And yet there is an imbalance to this work, which becomes clearer when held alongside Gaiman’s earlier novel, American Gods, for which Norse Mythology stands simultaneously as a sequel and a kind of prequel (these are the original Norse gods after all). Indeed, American Gods is particularly topical given that it is currently being presented to the world on Amazon Prime as a television series starring Ricky Whittle and Ian McShane.
In American Gods, one of the major insights articulated by Gaiman (and shared in the novels written by his old friend Terry Pratchett) is that the gods need humanity: they need to be believed-in in order to exist. Consequently, and in a literal sense, the gods are created by humanity, and so they reflect the various attitudes, customs and beliefs held by human beings. You might say that they are an imaginative expression (or image) of humanity and its values. And in American Gods, the old gods (like Mr Wednesday, Mr Nancy and Mad Sweeney the leprechaun) are fading away like yesterday’s Big Brother contestants to be replaced by a new generation of popstar gods, such as Media and The Technical Boy.
The plot of the novel hinges on the fact that the old gods are determined not to go quietly, with Wednesday (code for Odin, although as we find out later in the novel, an American Odin) right at the heart of the wheeling, dealing and scheming. However, the key point is that, in American Gods, we are introduced to this strange world through the eyes of Gaiman’s human hero, Shadow Moon, an ex-convict hired by Wednesday to act as his bodyguard. The gods becomes discernible as Wednesday gradually pulls the wool away from Shadow’s eyes, allowing him to recognise the various gods that he meets on his travels, whilst at the same time frequently pulling the wool over his eyes through various deceptions and half-truths. Shadow is our means of making sense of the “players” in American Gods, and he also helps us to relate to (and learn to like) the desperate, tragic and morally questionable supernatural beings that he encounters.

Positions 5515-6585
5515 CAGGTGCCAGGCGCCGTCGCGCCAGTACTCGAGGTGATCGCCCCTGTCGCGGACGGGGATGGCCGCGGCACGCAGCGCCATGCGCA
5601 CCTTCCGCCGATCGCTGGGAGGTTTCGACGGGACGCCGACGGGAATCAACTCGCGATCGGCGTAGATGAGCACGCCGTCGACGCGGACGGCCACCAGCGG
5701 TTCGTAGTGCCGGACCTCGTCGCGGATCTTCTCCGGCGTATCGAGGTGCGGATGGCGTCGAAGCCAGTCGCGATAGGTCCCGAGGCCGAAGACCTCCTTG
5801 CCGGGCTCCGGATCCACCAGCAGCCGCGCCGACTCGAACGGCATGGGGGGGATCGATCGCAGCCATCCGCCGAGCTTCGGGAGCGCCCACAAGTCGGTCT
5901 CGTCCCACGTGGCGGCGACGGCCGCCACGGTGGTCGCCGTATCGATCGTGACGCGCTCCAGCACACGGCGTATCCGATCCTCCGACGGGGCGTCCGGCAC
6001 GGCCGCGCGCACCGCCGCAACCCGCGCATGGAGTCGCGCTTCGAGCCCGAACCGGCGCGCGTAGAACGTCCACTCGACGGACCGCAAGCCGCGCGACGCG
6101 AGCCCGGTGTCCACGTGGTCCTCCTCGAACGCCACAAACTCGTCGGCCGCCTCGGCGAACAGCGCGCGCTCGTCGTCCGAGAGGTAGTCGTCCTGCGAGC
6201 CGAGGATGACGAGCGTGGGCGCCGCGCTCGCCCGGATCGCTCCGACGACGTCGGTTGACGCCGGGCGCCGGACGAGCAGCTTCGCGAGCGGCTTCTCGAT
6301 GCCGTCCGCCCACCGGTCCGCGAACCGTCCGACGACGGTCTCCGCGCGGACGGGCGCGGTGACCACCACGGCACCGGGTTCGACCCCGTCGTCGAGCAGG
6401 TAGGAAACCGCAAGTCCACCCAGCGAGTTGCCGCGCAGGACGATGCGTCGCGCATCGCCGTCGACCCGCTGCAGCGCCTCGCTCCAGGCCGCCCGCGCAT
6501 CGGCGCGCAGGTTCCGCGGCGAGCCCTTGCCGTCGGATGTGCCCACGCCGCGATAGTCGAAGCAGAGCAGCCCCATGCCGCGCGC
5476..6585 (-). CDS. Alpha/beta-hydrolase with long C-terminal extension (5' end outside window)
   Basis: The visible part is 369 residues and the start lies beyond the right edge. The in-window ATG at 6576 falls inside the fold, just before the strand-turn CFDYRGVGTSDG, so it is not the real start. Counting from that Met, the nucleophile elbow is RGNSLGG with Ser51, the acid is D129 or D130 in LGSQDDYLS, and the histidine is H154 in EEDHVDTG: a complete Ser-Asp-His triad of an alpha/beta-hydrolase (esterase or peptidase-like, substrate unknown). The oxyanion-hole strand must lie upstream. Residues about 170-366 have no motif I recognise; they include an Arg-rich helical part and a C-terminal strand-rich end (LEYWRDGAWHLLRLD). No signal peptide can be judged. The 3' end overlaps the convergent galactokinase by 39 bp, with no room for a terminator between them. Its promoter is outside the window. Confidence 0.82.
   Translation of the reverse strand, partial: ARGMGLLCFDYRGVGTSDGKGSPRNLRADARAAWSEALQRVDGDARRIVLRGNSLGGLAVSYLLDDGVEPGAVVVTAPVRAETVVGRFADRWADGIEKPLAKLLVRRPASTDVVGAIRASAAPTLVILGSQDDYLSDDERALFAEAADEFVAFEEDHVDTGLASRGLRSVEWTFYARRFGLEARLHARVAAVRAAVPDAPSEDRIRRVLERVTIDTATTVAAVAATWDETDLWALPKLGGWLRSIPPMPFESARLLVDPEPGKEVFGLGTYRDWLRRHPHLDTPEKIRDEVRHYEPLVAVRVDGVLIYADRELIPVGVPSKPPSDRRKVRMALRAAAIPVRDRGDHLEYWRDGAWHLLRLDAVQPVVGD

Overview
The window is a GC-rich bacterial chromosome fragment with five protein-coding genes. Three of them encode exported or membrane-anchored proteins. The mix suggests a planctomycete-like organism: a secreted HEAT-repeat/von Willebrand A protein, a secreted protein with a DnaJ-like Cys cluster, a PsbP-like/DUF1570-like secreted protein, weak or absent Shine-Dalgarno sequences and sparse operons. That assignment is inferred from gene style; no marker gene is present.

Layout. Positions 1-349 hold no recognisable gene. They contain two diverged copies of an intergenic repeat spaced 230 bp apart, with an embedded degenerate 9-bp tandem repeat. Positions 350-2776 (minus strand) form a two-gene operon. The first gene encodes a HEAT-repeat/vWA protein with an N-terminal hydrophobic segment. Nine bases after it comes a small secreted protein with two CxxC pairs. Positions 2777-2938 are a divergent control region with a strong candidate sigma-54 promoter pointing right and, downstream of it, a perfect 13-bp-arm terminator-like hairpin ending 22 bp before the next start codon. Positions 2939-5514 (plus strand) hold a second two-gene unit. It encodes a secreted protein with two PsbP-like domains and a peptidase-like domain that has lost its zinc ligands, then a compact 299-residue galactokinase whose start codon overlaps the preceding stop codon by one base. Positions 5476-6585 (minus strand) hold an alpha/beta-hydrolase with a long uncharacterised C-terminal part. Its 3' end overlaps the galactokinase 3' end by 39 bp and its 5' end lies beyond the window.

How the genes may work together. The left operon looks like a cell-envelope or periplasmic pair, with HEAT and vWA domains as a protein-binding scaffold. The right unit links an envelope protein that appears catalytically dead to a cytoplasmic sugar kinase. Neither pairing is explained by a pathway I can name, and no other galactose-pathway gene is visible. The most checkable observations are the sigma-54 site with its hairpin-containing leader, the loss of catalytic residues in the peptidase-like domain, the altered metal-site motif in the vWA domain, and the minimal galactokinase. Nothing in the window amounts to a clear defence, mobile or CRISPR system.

In contrast, one of the odd aspects of Norse Mythology is the absence of human beings. Some are mentioned: the work begins with an explanation of the origins of humanity and concludes with the final two human beings in creation, Life and Life’s Learning, squirrelling away in the world-tree, Yggdrasil, to save themselves from Surtr’s fire at Ragnarok. However, with the exception of the fleet-footed Thialfi, who appears briefly in “Thor’s Journey to the Land of the Giants,” there aren’t any people in these stories.
This is important because it creates an imbalance of scale. Gaimain’s gods are superhuman in the most literal sense. They are more cunning, more powerful, more courageous, more beautiful and at times more stupid than ordinary human beings. But without a human figure to provide perspective, they are overinflated and clumsy. They are, perhaps unsurprisingly given Gaimain’s own career (and original encounter with the myths), cartoonish, which is to say that while the reader can marvel at the unpredictability and strangeness of the Norse gods and their actions, it is ultimately the monster in the midst of the Aesir, the old trickster Loki, to whom we are drawn as the world burns. In fact, strangely, it is hard to disagree with him when he claims that “‘None of this matters”, and that, really, is a pity.